Also, as I read through the answers on that old question of mine, I noticed jessamyn's good suggestion of a trackball instead of a mouse, which may be of interest to you specifically.
posted by Rock Steady at 11:32 AM on August 7, 2012

I would not try anything with a mouse with someone who has a tremor. Either look into getting a trackball for a pointing device or something with a touch screen. I have taught people in their eighties to use computers and if they're mostly going to do browsing and light communication, something like an ipad would be easier than anything that will talk to them about viruses or otherwise require configuration.
posted by jessamyn at 11:32 AM on August 7, 2012

I was going to suggest an iPad but a 90-year-old gentleman might find it difficult to manipulate some aspects of the interface with all the pinching and clawing of the pixels.

How about a vanilla desktop PC with some usability added:
* a high quality LCD screen where you can set the resolution to something fairly low so you get larger text and graphics.

* a trackball because it's easier to use than a mouse.

* Setup Windows built-in magnifier tool and make sure grandpa can easily access it.

* Use Chrome or Firefox and create bookmarks to frequently visited sites. Make it easily to use the zoom thingy.
posted by Foci for Analysis at 11:32 AM on August 7, 2012

Regarding multi-touch vs mouse: he's still got dexterity, it's just that he shakes a bit when he's got no anchor. I *think* that with his finger anchored on the screen, the shake is somewhat factored out.

And holy cow, I didn't realize the Nexus 7 was only a couple hundred bucks. That looks really damn sweet.
posted by notsnot at 11:43 AM on August 7, 2012

My mom wants an iPad because all her friends have one. We're talking pre-feminist homemakers who rarely speak English, never worked outside the home and certainly never had a driver's license.

nthing the tablet, if babies can pinch and tweak then so can their great grandfathers.
posted by infini at 11:44 AM on August 7, 2012

My grandmother will be 90 in January and her laptop is her favorite thing in the world. She tried a netbook, but the screen was just too small. She used our iPad and there was very little learning curve, but she found it difficult to type.

Right now she has a basic laptop with a 17 inch screen and separate mouse (the trackpad did not work for her). Most importantly, we created shortcuts on her desktop to the websites she uses the most (email, facebook, a bridge website).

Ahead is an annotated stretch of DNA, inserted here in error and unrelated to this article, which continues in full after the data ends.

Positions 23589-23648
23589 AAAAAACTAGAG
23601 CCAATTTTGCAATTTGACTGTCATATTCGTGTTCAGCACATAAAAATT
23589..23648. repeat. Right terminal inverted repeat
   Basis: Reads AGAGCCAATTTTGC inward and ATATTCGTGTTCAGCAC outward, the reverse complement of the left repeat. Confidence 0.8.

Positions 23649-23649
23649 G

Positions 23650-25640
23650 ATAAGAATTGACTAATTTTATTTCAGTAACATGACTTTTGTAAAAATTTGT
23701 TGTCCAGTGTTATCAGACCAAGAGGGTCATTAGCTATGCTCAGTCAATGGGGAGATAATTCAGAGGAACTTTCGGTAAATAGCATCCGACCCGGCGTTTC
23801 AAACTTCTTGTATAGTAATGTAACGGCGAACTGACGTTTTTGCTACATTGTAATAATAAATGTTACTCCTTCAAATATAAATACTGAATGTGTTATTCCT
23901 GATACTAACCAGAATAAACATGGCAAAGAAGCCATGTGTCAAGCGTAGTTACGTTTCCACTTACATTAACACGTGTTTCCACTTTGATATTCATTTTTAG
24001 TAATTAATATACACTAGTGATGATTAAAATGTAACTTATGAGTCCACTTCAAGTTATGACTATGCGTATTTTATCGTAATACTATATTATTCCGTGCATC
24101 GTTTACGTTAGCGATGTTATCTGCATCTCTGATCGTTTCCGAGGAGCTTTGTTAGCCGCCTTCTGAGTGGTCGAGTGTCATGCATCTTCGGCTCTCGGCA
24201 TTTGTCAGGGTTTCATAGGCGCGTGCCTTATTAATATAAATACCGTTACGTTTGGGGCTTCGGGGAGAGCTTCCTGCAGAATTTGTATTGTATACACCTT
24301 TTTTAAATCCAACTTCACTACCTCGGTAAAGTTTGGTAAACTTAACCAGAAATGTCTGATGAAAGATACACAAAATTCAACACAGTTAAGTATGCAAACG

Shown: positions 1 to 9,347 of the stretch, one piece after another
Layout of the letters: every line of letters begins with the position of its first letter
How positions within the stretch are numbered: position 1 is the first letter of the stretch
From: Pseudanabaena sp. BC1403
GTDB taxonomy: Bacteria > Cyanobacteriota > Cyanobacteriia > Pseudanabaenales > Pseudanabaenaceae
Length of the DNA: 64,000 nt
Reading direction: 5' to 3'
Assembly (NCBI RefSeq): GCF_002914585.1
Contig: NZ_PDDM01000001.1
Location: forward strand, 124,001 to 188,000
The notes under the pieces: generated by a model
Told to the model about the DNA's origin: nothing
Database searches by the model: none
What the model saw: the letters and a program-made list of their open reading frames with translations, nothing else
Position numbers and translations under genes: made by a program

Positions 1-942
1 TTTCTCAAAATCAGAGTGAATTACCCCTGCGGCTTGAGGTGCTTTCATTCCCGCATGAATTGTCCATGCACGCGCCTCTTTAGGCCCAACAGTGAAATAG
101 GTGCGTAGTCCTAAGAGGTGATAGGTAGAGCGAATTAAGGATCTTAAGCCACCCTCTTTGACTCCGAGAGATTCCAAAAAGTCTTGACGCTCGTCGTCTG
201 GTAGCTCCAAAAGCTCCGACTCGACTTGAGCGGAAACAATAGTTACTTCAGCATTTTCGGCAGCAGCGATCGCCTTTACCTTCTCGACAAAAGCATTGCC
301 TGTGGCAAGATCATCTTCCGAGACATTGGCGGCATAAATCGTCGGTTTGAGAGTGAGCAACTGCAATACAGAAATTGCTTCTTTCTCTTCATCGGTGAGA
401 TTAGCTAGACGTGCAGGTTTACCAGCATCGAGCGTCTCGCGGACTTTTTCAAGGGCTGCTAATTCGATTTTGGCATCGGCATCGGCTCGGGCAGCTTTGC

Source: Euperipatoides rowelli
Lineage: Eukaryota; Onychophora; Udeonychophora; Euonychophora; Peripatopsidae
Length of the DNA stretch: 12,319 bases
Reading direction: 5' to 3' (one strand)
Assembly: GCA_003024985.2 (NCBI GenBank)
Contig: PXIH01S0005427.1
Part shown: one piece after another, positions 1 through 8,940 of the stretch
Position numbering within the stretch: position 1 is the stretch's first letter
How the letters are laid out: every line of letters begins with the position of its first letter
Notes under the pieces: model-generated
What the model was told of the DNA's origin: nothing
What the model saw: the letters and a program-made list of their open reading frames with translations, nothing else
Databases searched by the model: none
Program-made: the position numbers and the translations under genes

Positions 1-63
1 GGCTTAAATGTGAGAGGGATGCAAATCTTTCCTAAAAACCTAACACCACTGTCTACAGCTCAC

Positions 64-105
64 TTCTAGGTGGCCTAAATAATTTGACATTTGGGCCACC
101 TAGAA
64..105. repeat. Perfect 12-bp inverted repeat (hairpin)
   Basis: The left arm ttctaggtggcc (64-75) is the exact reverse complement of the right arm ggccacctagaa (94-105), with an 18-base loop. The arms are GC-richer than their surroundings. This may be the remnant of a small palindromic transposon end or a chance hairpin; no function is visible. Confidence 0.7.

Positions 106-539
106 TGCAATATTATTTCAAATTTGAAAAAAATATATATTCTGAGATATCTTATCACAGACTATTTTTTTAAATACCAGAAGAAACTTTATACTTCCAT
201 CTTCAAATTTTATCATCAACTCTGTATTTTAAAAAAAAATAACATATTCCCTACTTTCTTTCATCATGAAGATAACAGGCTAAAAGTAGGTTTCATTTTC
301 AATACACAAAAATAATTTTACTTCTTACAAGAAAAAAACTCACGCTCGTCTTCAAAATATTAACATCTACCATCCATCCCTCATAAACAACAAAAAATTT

posted by elvissa at 11:50 AM on August 7, 2012

I will also recommend a tablet, mostly because tablets hide all the backend file management stuff and interaction with the OS that experienced users love and need, but which just confuse new users. I recently passed my old Macbook on to my mom, and while my mom is competent enough at the basics, everything else that involves interacting with files outside of their programs is counter-intuitive and baffling to her. A tablet will meet your grandpa's needs without introducing a lot of extra he'll have to learn about.
posted by yasaman at 11:54 AM on August 7, 2012

iPad, all the way. I have more than one family member who couldn't make heads or tails of a conventional computer after many, many attempts. After an hour with the iPad, they were sending emails and playing Words with Friends.
posted by the jam at 12:57 PM on August 7, 2012

Start with a tablet, for sure! We got our grandfather an Android tablet for his 90th birthday (no computer experience, let alone internet) a few months ago and now he literally can't live without it. We're thinking of getting him a wireless keyboard to make typing easier, though.
posted by perkinite at 1:53 PM on August 7, 2012

Having support people over 60 in my family (and the GF's) using technology for the past few years, iPad. Bring one over, see if they like it, set them up with Flickr (to see photos you upload), Email (to correspond with you, FB is less simple), Safari with a bunch of favorites on the home screen for easy launching and a ton of their music ripped and copied into the music app. I will never again try to help an older person use a desktop or laptop.
posted by Brian Puccio at 3:50 PM on August 7, 2012

A friend just showed her 80-something aunt an iPad, and Auntie loved it, and was able to use it pretty quickly, esp. for pictures. For typing, get an external keyboard. The mouse is not an easy adjustment for people who've never used one, but that's why solitaire is on windows; it's a great way to master mouse skills. The ease of taking and viewing pictures is a huge benefit. We're all assuming there's wifi in the house; iPad isn't as much use without it.
posted by theora55 at 8:35 PM on August 7, 2012